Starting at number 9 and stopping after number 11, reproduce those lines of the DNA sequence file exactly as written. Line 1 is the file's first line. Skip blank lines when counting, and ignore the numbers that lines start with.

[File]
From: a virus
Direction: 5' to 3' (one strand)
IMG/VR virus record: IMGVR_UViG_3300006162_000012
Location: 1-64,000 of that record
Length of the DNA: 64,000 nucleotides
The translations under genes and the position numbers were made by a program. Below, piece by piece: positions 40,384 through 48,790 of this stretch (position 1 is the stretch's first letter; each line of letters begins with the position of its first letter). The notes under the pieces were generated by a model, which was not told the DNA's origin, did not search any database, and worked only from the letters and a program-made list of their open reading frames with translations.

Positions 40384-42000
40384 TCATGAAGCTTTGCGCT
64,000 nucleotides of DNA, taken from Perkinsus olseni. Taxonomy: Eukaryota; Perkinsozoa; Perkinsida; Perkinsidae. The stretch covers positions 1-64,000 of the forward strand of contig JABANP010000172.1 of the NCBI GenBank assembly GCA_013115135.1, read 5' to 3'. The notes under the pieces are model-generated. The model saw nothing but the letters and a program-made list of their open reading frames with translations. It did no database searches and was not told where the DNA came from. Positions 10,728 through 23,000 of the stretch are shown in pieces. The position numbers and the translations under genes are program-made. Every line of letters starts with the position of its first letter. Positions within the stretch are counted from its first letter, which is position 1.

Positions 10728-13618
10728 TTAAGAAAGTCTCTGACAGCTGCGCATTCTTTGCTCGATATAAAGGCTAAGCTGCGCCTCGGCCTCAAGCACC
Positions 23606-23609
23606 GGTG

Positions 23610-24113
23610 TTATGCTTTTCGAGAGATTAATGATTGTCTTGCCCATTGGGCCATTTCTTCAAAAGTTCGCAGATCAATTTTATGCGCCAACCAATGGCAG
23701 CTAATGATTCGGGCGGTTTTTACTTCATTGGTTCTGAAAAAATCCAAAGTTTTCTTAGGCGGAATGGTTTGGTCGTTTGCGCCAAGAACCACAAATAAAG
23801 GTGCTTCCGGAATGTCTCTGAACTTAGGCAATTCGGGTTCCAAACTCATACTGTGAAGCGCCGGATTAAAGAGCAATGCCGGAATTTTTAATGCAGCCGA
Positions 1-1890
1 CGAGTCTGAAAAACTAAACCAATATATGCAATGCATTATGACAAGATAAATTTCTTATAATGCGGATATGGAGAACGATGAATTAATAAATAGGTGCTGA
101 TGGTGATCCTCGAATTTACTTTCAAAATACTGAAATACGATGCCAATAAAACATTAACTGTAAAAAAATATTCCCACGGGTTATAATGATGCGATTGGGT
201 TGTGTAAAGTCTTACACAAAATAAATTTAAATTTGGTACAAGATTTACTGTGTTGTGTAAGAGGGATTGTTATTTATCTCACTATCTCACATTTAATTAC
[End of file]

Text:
64,000 nucleotides of DNA, taken from Perkinsus olseni. Taxonomy: Eukaryota; Perkinsozoa; Perkinsida; Perkinsidae. The stretch covers positions 1-64,000 of the forward strand of contig JABANP010000172.1 of the NCBI GenBank assembly GCA_013115135.1, read 5' to 3'. The notes under the pieces are model-generated. The model saw nothing but the letters and a program-made list of their open reading frames with translations. It did no database searches and was not told where the DNA came from. Positions 10,728 through 23,000 of the stretch are shown in pieces. The position numbers and the translations under genes are program-made. Every line of letters starts with the position of its first letter. Positions within the stretch are counted from its first letter, which is position 1.

Positions 10728-13618
10728 TTAAGAAAGTCTCTGACAGCTGCGCATTCTTTGCTCGATATAAAGGCTAAGCTGCGCCTCGGCCTCAAGCACC